Summary: This is the full message of John 3:16 series. A lot comes from Max Lucado's book John 3:16 A message of hope.
Note: A lot comes from Max Lucado's book John 3:16 A message of hope. I wanted to post this for the resource.
Title: Perish or Everlasting life
Theme: The Contrast of Heaven and Hell
Text: John 3:12-16
Joh 3:12-16 "If I have told you earthly things and you do not believe, how will you believe if I tell you heavenly things? (13) "No one has ascended to heaven but He who came down from heaven, that is, the Son of Man who is in heaven. (14) "And as Moses lifted up the serpent in the wilderness, even so must the Son of Man be lifted up, (15) "that whoever believes in Him should not perish but have eternal life. (16) "For God so loved the world that He gave His only begotten Son, that whoever believes in Him should not perish but have everlasting life.
Joh 3:16 "For God (the creator of all the universe) so loved (was not absent from this world, but had compassion for this world, common trait of Christ) the world (more than a physical place but a sinful people Rom 5:8 But God demonstrates His own love toward us, in that while we were still sinners, Christ died for us.) that He gave (He “God” took action) His only begotten Son (the greatest sacrifice that God could have given, His true love), that whoever (this is any person, not limited to) believes (this is bigger than a saying but it is our action) in Him (“no other name written in heaven whereby man can be saved”
Act 4:10-12 "let it be known to you all, and to all the people of Israel, that by the name of Jesus Christ of Nazareth, whom you crucified, whom God raised from the dead, by Him this man stands here before you whole. (11) "This is the 'stone which was rejected by you builders, which has become the chief cornerstone.' (12) "Nor is there salvation in any other, for there is no other name under heaven given among men by which we must be saved."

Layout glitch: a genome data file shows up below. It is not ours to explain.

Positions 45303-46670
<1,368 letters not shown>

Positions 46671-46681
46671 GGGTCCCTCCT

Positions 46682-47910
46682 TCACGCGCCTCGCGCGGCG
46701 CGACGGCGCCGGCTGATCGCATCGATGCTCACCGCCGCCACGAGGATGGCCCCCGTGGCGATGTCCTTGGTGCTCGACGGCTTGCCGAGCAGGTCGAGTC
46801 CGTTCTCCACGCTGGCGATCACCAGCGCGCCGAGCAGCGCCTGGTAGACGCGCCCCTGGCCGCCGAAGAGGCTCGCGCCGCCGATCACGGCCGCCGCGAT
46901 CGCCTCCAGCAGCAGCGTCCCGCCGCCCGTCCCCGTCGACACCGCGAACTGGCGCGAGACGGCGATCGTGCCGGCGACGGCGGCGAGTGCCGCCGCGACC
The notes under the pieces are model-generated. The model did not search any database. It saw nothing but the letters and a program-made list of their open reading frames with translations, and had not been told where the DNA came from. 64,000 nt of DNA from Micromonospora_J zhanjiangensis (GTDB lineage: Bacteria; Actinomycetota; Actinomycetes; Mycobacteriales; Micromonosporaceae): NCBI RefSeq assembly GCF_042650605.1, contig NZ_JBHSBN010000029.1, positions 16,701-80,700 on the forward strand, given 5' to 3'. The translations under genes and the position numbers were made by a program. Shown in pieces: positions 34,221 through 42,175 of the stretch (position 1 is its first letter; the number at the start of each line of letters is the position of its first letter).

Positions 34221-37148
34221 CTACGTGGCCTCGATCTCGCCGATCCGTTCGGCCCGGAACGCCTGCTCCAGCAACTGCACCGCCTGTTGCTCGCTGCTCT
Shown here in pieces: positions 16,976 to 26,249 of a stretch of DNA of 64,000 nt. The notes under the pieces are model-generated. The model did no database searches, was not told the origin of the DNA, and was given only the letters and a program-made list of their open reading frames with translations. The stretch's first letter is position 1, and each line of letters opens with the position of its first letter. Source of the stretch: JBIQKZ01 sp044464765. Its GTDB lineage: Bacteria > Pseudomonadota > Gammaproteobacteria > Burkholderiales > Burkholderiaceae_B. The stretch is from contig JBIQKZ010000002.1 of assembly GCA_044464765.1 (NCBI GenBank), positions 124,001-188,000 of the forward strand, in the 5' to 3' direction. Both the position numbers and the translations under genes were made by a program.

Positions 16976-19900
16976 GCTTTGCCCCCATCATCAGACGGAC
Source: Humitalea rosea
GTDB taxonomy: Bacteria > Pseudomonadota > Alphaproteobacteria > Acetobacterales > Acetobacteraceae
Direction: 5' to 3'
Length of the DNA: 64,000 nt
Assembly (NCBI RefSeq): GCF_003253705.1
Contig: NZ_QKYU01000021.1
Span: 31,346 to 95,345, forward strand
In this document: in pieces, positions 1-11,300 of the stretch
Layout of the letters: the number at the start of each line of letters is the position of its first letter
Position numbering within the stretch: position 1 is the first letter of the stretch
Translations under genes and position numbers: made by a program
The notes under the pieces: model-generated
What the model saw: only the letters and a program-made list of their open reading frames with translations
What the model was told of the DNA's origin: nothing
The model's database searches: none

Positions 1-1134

should not perish but have everlasting life.
10 HELL’S SUPREME SURPRISE
“. . . whoever believes in him shall not perish . . .”
The hero of heaven is God. Angels don’t worship mansions or glittering avenues. Neither gates nor jewels prompt the hosts to sing . . . God does. His majesty stirs the pen of heaven’s poets and the awe of her citizens.
They enjoy an eternity-long answer to David’s prayer: “One thing I ask of the LORD . . . to gaze upon the beauty of the LORD” (Ps. 27:4). What else warrants a look? Inhabitants of heaven for-ever marvel at the sins God forgives, the promises he keeps, the plan he executes. He’s not the grand marshal of the parade; he is the parade. He’s not the main event; he’s the only event. His Broadway features a single stage and star: himself. He hosts the only production and invites every living soul to attend.
He, at this very moment, issues invitations by the millions. He whispers through the kindness of a grandparent, shouts through the tempest of a tsunami. Through the funeral he cautions, “Life is fragile.” Through a sickness he reminds, “Days are numbered.” God may speak through nature or nurture, majesty or mishap. But through all and to all he invites: “Come, enjoy me forever.”
Yet many people have no desire to do so. They don’t want anything to do with God. He speaks; they cover their ears. He commands; they scoff. They don’t want him telling them how to live. They mock what he says about marriage, money, sex, or the value of human life. They regard his son as a joke and the cross as utter folly.1 They spend their lives telling God to leave them alone. And at the moment of their final breath, he honors their request: “Get away from me, you who do evil. I never knew you” (Matt. 7:23 NCV). This verse escorts us to the most somber of Christian realities: hell.
No topic stirs greater resistance. Who wants to think about eternal punishment? We prefer to casualize the issue, making jokes about its residents or turning the noun into a flippant adjective.
Some prefer to sanitize the subject, dismissing it as a moral impossibility.
“I do not myself feel that any person,” defied atheist Bertrand Russell, “who is really profoundly humane can believe in everlasting punishment.”2 Or, as is more commonly believed, “A loving God would not send people to hell.” Religious leaders increasingly agree. Martin Marty, a church historian at the University of Chicago Divinity School, canvassed one hundred years of some scholarly journals for entries on hell. He didn’t find one. “Hell,” he observed, “disappeared and no one noticed.”3